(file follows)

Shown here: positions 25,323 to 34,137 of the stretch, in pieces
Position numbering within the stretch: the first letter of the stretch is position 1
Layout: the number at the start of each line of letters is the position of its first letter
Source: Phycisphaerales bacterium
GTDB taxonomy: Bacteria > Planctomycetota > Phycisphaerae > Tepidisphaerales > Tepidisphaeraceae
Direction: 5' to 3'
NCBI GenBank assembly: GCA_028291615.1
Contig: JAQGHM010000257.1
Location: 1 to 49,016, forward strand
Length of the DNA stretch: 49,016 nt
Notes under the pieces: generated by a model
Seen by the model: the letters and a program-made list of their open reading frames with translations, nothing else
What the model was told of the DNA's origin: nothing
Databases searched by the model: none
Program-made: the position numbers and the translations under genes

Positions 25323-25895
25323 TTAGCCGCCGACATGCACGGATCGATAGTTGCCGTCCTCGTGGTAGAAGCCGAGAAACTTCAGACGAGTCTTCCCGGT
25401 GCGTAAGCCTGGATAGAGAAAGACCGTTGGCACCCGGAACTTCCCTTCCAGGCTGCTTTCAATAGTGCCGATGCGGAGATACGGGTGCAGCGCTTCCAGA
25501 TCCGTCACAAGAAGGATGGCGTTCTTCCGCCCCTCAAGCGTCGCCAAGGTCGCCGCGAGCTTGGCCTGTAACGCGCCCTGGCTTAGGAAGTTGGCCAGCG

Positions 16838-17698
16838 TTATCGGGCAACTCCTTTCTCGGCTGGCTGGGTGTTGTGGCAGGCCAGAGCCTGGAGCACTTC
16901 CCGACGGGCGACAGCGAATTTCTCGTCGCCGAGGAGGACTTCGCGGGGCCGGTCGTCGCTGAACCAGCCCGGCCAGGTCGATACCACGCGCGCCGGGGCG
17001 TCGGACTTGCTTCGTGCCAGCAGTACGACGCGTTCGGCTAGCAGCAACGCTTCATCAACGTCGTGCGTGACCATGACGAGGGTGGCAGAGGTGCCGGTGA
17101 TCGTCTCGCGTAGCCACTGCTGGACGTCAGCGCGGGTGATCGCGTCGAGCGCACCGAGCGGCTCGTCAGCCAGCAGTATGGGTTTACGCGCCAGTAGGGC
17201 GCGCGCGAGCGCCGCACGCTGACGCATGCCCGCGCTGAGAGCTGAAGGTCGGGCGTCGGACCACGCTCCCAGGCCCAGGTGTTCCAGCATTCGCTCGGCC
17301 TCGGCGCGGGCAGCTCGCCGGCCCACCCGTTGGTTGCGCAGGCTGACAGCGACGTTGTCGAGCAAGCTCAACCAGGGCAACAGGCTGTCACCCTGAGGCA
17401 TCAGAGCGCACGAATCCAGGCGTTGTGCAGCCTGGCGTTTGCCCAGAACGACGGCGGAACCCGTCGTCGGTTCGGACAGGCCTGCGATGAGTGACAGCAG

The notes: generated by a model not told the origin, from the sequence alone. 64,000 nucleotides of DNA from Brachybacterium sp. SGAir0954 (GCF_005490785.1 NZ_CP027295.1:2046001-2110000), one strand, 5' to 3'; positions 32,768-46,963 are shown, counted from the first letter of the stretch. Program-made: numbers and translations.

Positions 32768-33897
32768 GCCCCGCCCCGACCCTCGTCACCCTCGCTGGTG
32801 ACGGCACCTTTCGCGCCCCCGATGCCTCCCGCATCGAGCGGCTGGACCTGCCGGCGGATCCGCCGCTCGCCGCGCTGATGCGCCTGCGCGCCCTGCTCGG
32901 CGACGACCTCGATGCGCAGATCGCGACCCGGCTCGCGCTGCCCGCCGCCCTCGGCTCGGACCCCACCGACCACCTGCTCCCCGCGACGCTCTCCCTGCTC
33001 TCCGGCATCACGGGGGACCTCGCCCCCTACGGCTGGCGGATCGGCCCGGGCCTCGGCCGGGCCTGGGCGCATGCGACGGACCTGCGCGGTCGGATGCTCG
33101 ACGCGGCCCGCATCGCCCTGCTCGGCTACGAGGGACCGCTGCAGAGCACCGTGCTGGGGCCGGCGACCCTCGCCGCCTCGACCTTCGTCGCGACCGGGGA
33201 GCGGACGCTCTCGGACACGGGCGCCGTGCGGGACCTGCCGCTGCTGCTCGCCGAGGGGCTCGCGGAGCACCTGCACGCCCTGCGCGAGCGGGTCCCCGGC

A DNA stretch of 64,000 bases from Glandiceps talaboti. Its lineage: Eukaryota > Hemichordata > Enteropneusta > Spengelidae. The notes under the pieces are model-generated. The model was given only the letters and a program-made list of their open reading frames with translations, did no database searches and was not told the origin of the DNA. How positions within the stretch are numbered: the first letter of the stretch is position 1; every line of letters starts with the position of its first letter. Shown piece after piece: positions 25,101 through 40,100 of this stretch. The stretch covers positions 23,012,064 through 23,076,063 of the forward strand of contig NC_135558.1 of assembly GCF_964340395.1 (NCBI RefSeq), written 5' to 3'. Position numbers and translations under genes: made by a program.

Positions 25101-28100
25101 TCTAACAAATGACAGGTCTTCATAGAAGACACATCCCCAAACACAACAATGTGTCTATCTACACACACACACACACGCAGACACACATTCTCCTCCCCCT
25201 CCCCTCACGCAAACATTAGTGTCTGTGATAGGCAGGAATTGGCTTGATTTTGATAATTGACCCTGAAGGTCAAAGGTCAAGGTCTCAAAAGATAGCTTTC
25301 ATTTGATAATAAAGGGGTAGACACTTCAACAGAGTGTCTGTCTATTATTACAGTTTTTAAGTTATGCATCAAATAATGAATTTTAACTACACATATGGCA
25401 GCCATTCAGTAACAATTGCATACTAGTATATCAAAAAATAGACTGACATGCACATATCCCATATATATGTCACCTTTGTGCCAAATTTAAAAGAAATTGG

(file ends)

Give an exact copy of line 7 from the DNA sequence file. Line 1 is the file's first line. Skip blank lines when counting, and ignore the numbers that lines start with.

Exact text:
NCBI GenBank assembly: GCA_028291615.1